29
Problems of Modern Epidemiology
  • Recent changes in the epidemiologic paradigm
    have changed, and have reflected changes in, the
    way in which epidemiologists think about health
    and disease.
  • The key issue has been the shift in the level of
    analysis from the population to the individual.

30
Chapter 1Introduction
  • Germs and miasmas
  • Risk factor epidemiology
  • Epidemiology in the 21st century

31
Epidemiology in the 21st century
  • The importance of context
  • Problem-based epidemiology
  • Appropriate technology
  • Epidemiology as a population science

32
Context Is Important
  • The populations which epidemiologists study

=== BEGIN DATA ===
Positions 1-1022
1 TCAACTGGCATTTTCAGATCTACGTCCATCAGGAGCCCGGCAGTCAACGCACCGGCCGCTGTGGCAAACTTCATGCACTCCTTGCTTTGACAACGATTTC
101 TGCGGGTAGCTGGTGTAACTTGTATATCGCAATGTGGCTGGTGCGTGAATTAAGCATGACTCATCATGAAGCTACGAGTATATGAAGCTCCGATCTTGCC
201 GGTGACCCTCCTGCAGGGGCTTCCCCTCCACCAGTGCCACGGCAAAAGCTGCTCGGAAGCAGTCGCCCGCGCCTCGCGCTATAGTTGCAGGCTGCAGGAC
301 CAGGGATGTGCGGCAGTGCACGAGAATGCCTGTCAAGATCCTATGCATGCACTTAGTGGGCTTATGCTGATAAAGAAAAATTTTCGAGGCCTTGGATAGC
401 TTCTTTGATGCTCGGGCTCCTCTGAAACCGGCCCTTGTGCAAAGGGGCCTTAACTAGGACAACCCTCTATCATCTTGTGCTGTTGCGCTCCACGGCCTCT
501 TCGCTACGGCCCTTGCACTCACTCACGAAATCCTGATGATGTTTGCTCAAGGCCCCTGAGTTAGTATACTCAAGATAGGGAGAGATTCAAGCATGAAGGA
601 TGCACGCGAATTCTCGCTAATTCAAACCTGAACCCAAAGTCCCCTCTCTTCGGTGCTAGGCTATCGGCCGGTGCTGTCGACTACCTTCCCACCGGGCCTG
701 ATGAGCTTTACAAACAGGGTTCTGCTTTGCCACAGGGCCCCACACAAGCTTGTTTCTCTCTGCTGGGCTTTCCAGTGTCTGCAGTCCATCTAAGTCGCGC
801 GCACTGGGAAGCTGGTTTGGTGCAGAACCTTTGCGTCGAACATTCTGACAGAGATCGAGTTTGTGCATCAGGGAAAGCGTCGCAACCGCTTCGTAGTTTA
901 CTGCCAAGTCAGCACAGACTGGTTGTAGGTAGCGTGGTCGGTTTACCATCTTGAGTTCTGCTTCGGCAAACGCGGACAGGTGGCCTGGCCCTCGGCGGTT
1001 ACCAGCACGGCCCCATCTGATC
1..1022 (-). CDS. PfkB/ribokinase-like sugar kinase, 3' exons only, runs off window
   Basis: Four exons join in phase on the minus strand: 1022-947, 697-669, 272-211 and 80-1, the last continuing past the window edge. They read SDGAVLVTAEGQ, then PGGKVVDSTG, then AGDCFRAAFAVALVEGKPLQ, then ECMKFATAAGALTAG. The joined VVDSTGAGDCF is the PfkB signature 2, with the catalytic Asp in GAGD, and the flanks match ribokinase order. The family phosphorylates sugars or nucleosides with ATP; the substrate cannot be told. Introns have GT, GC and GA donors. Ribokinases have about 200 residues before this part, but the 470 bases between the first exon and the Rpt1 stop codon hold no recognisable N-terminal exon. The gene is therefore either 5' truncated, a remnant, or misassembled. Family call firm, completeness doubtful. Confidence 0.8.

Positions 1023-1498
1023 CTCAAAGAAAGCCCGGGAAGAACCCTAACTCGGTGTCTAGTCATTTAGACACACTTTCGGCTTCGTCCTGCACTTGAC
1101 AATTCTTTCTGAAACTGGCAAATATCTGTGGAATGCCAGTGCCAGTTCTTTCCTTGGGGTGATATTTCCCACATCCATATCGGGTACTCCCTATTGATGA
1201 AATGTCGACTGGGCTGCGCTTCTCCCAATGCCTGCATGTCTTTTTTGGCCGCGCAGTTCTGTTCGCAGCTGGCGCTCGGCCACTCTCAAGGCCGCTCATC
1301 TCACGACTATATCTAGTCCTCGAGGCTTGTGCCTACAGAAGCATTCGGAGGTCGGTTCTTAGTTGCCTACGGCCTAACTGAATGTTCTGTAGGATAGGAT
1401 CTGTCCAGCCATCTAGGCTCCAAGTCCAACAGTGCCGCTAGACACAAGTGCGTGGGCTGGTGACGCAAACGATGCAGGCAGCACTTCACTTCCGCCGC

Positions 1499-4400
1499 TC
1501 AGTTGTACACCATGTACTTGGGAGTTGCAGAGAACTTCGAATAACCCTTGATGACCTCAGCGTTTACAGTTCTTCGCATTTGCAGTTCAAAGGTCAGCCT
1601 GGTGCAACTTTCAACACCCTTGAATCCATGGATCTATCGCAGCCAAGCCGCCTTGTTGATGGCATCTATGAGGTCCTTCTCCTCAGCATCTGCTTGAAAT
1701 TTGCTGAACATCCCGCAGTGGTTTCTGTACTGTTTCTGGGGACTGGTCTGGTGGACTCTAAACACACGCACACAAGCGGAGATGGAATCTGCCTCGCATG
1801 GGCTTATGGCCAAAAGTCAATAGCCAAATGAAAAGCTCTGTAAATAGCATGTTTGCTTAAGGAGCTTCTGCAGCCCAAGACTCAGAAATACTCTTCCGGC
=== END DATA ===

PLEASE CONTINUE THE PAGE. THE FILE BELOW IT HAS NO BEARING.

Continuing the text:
are not just collections of individuals which are
    conveniently grouped for the purposes of study,
    but are instead historical entities.
  • Every population has its own history, culture,
    organisation, and economic and social divisions
    which influences how and why people are exposed
    to particular factors, and how they respond.

33
Context Is Important
  • Even when focusing on individual-level
    hypotheses, epidemiology is inevitably entangled
    with society and it is unscientific to study
    disease in the abstract.
  • To understand the causation of disease in a
    population it is essential to understand the
    historical and social context.
  • The assumption that universal dose-response
    relationships are the norm arises from the narrow
    interests and experience of Western
    epidemiologists.

34
The Importance of Context
  • There were large numbers of deaths amongst the
    indigenous people when New Zealand (Aotearoa) and
    other areas of the Pacific were colonised in the
    19th century